KANSAS CITY, Mo. — Some people took a stroll, sunbathed or played games over the weekend during the coronavirus pandemic. However, others stayed hunkered at home.
"I tell people, you don't know what freedom is like, until it's been taken away from you," Ricky Kidd, an exoneree, told 41 Action News on Sunday.
Kidd spent 23 years -- more than half his lifetime -- in prison for a crime he didn't commit.
"In your mind, you're thinking at the time, how am I going to get past this?" Kidd said.
41 Action News met Kidd six months ago, moments after he was free man.
Since then, he has traveled around the country sharing his story of resilience.
He said he believes humans are designed to adapt in situations like the one people are facing worldwide, as stay-at-home orders are issued and social distancing is put into place.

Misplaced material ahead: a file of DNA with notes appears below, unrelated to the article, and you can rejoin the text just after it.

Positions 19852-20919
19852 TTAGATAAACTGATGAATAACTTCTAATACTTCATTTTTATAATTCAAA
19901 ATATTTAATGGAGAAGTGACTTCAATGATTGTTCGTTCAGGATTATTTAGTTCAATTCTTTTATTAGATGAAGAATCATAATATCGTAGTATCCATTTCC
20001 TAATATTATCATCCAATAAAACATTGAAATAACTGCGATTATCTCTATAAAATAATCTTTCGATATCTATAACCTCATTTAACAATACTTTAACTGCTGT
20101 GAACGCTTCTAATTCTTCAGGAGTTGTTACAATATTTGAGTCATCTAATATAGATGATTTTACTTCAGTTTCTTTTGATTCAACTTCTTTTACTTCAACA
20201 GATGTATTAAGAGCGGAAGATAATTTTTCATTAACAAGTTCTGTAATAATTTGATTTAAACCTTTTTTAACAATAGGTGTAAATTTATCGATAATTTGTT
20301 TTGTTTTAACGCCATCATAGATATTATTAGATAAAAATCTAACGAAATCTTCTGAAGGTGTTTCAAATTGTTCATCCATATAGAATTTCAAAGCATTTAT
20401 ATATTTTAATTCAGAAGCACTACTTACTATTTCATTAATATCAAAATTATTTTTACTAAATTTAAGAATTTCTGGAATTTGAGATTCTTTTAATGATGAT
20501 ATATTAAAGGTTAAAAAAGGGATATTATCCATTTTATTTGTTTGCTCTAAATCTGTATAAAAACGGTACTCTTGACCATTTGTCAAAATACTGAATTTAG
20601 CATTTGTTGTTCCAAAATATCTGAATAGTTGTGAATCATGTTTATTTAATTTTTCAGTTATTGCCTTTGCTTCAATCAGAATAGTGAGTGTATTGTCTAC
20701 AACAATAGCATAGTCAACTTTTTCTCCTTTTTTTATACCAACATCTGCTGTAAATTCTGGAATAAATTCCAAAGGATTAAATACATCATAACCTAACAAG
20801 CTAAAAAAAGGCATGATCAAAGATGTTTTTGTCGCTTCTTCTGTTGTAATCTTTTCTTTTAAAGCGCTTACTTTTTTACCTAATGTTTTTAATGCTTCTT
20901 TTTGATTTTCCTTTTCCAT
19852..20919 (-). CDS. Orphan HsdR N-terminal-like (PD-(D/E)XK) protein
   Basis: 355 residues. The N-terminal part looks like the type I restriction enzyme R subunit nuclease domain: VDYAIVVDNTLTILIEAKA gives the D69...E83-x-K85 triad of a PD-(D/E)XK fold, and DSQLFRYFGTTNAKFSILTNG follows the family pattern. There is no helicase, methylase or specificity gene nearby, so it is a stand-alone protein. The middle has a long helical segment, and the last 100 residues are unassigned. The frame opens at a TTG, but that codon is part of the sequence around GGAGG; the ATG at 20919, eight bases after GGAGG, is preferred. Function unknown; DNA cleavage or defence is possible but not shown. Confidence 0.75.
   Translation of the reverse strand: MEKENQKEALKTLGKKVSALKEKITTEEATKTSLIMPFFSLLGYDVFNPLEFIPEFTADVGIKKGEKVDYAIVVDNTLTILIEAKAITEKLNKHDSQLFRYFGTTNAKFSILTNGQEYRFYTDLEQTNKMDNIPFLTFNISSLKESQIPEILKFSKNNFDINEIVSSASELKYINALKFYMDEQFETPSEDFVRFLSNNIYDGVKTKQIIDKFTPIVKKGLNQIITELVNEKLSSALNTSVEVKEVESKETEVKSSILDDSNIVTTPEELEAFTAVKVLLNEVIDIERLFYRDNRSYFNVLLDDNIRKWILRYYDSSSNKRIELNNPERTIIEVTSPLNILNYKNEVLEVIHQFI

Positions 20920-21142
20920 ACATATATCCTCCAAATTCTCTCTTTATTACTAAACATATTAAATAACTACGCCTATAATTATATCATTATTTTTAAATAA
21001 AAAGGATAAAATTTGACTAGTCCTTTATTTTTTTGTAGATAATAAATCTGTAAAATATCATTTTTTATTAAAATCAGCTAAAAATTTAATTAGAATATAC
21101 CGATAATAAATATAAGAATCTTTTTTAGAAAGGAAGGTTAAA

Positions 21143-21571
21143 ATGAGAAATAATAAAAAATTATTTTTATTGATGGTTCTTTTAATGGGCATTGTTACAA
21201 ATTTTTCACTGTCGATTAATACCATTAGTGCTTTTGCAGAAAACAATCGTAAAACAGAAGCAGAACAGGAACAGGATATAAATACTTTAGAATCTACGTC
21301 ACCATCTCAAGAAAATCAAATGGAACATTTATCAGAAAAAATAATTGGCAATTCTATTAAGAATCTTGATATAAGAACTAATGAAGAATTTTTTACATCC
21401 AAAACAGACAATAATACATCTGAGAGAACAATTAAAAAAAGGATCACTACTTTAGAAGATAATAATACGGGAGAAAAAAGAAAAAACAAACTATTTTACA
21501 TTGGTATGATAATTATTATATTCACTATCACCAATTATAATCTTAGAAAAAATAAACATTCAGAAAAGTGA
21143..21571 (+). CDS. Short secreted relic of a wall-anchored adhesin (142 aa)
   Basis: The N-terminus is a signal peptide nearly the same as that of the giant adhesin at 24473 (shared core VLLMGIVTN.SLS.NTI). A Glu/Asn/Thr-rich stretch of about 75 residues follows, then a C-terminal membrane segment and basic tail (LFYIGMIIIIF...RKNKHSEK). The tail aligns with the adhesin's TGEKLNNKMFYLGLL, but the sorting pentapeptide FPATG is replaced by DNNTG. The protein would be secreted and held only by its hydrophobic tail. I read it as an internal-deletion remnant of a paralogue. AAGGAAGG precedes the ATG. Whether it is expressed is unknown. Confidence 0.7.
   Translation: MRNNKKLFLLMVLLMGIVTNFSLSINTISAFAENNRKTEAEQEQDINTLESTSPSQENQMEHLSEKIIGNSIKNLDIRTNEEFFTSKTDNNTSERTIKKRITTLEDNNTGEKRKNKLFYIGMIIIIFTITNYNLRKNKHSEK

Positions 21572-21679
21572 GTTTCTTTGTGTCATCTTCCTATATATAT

"Just really shifting our mind to say, you know what, I'm not going to be a victim, I'm going to be a victor," Kidd said. "And that's what I had to do, Andres, I had to switch my mind."
Once there's acceptance, Kidd said a person must find some energy.
"What is it that moves you? What motivates you? What can you access? What can you plug into that can say, ‘You know what? I'm going to get up, and I'm going to do something about this,'" Kidd said. "Recognizing that this won't last forever."
While at the same time being of service to others.
"Helping our neighbors, helping individuals who might be in need, who might be in a little better position or a less better position than you are," Kidd said.
Kidd said he views this crisis as an opportunity for society to reset its perspective.
"As ugly as it is, as much as we don't want it, as much as it probably shouldn't have happened, it's here," Kidd said. "We have to contend with it. And I believe that if you look at it in the way that I've just explained, we'll come out. We'll get through this much better and we'll come out of this much better."